Someone recently sent me an email following the funeral of a loved one: “People keep telling te she is in heaven. But doesn’t the Apostles’ Creed say “he will come to judge the living and the dead”? And Matthew 25:32-46, 2 Timothy 4:1, Matthew 16:27 imply we won’t be judged until Jesus returns.”
The struggle for those of us still on this side of the mystery of life after death long to know, and maybe even more, long for hope. After some time in prayer, I shared the following thoughts. They are not exhaustive, and they are not “the answer.” But it seemed to help….
Your question is a good one, and one. I have not been ignoring you, but I have needed to find more than two or three minutes of time in which to write a reply. Even at that, this will be far from in-depth or complete.
You are right that the Apostles Creed says that “he will come to judge the living (or the quick, in older versions) and the dead. One can only presume that the end of the age, whenever that might be, will come at a time when some have, obviously, passed from this earthly life, and some have not. It seems reasonable to me that the final judgment is something entirely unique unto itself. Recall with me, that Scripture gives witness to some type of life beyond this earthly one apart from the final judgment – recall the recognizable presence of Elijah and Moses on that mount at the Transfiguration. Recall also the account of Lazarus (the other one, not Jesus’ friend and brother of Martha and Mary) in Luke’s gospel (Luke 16:19ff) who was seen in a place of comfort while the rich and rather despotic soul longed from him to reach across the abyss with a finger of cool water.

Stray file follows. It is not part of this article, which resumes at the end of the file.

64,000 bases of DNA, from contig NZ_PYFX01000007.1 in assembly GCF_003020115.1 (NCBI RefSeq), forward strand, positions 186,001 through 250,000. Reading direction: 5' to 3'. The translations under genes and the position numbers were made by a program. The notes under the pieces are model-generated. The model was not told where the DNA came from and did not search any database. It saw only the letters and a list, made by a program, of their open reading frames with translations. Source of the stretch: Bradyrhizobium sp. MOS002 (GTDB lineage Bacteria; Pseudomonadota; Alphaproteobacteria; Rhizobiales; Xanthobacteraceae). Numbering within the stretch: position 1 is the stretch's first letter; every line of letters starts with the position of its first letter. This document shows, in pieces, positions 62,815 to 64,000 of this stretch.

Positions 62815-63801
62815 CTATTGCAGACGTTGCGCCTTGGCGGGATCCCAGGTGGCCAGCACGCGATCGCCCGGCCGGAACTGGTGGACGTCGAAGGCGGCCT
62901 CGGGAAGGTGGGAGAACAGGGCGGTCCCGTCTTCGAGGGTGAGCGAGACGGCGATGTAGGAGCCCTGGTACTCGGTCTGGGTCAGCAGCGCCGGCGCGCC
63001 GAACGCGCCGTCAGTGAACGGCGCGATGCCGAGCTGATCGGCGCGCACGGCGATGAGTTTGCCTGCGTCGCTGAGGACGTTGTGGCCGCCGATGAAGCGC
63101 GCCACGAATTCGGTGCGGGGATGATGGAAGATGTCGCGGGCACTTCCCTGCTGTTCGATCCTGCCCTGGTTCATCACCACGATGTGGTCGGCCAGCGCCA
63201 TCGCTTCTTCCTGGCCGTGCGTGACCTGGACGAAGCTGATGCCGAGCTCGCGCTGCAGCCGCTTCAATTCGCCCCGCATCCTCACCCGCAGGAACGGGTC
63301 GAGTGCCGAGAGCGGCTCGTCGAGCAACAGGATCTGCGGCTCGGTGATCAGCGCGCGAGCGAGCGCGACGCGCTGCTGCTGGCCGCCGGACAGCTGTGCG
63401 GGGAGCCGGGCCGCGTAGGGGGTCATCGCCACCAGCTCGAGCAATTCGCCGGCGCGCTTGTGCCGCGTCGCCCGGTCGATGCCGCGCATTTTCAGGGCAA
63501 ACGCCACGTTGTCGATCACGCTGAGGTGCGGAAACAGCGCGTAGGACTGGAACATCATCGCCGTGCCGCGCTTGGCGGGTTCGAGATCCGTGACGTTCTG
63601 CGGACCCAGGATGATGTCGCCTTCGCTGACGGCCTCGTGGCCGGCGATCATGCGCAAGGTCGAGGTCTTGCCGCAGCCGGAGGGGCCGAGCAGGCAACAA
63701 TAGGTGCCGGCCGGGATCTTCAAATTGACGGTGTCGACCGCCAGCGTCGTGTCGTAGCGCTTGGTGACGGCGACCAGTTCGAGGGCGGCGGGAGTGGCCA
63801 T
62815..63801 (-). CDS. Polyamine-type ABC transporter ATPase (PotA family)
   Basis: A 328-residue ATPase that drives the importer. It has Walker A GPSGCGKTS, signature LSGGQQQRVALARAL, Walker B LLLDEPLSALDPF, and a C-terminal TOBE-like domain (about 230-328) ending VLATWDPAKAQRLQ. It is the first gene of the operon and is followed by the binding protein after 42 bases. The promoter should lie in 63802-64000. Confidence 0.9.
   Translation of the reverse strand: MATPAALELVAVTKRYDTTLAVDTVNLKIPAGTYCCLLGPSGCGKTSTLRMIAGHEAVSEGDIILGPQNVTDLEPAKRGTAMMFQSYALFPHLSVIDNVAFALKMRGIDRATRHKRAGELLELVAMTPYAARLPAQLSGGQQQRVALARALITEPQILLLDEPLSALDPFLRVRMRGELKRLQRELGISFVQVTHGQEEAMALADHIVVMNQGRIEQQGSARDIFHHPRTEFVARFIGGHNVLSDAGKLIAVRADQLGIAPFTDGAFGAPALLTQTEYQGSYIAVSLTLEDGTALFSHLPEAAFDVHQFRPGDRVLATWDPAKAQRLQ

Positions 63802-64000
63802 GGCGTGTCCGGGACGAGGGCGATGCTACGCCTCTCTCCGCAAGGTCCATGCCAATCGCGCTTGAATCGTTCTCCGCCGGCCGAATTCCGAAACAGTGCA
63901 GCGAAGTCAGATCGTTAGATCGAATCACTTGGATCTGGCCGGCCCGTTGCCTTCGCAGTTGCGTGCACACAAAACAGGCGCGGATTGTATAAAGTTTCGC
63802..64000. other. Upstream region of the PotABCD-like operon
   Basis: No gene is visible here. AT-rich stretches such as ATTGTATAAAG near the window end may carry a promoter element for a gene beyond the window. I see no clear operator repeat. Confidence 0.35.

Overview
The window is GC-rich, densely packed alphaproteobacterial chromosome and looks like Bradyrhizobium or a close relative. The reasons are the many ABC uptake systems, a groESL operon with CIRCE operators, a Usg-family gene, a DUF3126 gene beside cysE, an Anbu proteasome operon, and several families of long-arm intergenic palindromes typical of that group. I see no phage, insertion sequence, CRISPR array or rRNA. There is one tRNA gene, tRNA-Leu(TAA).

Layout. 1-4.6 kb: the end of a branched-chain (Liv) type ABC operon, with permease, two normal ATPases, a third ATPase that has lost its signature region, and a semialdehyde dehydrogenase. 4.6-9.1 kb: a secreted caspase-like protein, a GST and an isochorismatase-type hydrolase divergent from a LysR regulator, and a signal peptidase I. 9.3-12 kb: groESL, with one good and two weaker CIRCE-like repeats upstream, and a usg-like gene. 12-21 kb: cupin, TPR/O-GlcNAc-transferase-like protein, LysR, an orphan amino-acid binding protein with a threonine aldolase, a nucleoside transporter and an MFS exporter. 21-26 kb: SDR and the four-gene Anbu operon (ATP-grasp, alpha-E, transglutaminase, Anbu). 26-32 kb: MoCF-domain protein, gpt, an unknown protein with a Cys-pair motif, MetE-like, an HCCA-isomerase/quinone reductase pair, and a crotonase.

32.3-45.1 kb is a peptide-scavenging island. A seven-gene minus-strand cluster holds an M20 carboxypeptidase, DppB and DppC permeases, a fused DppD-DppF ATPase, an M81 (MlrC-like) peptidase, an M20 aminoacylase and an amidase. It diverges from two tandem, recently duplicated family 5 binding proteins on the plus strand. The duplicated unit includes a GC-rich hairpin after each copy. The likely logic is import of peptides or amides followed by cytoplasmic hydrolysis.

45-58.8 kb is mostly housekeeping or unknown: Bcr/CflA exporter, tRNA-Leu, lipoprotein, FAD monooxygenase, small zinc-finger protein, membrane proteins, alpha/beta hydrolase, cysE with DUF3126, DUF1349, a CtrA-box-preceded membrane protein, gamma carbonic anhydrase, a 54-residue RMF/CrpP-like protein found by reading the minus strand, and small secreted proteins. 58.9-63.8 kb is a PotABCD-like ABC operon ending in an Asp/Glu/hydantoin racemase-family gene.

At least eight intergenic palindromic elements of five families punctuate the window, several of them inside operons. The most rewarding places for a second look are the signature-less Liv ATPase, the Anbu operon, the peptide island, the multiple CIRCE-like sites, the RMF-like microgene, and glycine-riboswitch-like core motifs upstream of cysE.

One of the traditional prayers at the time of death, you can find it in the Book of Common Prayer (p. 464) before the burial liturgies, begins, “Depart out of this world O Christian soul, in the name of God the Father who created you, …, may your rest be this day in peace, and your dwelling place in the paradise of God. At the Commendation, the prayer goes, “…receive her/him into the arms of your mercy, into the blessed rest of everlasting peace, and into the glorious company of the saints in light.” (BCP pp. 483,499)
The witness of the faith, can in some ways be found in a single simple phrase that is in the proper preface of for the departed (which is part of the Eucharistic Prayer if using I, II, A or B) which says: “… For to your faithful people, O Lord, life is changed, not ended; and when our mortal body lies in death, there is prepared for us a dwelling place eternal in the heavens.”
Now, I think I know you well enough that you’d like a bit of a biblical witness beyond what I cited above. So, I invite you think, ponder and pray on this. In John 14, Jesus tells his disciples that he is going to prepare a place for them, so that where he is, there they may be also.
Lastly, I’ll leave you with this from Hebrews 11:1 – Now faith is the assurance of things hoped for, the conviction of things not seen. My friend, here is what I believe. Whatever the difficulties were that your [loved one] may have experienced in her final time of this earthly journey, she is healed now, and that healing is one that is complete – in any way she may have needed healing, seen or unseen, known to her, to others, or only to God, that healing has been made manifest.
I hope in some small way this helps. I look forward to seeing you when I return.
God’s peace enfold you,
I am grateful to the inquirer for the permission to share this interchange. I have intentionally taken out any references that might identify the person or the person’s loved one. SSH+